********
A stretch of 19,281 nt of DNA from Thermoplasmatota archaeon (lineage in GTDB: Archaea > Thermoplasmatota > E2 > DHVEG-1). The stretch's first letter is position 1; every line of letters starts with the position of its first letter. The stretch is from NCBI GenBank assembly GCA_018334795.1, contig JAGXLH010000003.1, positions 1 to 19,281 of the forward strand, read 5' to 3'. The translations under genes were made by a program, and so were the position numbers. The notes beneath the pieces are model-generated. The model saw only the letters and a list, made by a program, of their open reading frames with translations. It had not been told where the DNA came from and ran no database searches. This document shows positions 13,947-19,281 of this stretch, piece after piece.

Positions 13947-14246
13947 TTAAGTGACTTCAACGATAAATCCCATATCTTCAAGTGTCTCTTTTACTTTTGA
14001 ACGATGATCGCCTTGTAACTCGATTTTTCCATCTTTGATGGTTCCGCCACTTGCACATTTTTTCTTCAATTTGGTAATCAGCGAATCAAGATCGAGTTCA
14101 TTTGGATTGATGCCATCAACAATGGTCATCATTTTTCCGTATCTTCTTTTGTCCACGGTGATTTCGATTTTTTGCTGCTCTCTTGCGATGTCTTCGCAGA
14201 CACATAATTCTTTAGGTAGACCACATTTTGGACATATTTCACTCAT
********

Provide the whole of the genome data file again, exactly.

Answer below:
A stretch of 19,281 nt of DNA from Thermoplasmatota archaeon (lineage in GTDB: Archaea > Thermoplasmatota > E2 > DHVEG-1). The stretch's first letter is position 1; every line of letters starts with the position of its first letter. The stretch is from NCBI GenBank assembly GCA_018334795.1, contig JAGXLH010000003.1, positions 1 to 19,281 of the forward strand, read 5' to 3'. The translations under genes were made by a program, and so were the position numbers. The notes beneath the pieces are model-generated. The model saw only the letters and a list, made by a program, of their open reading frames with translations. It had not been told where the DNA came from and ran no database searches. This document shows positions 13,947-19,281 of this stretch, piece after piece.

Positions 13947-14246
13947 TTAAGTGACTTCAACGATAAATCCCATATCTTCAAGTGTCTCTTTTACTTTTGA
14001 ACGATGATCGCCTTGTAACTCGATTTTTCCATCTTTGATGGTTCCGCCACTTGCACATTTTTTCTTCAATTTGGTAATCAGCGAATCAAGATCGAGTTCA
14101 TTTGGATTGATGCCATCAACAATGGTCATCATTTTTCCGTATCTTCTTTTGTCCACGGTGATTTCGATTTTTTGCTGCTCTCTTGCGATGTCTTCGCAGA
14201 CACATAATTCTTTAGGTAGACCACATTTTGGACATATTTCACTCAT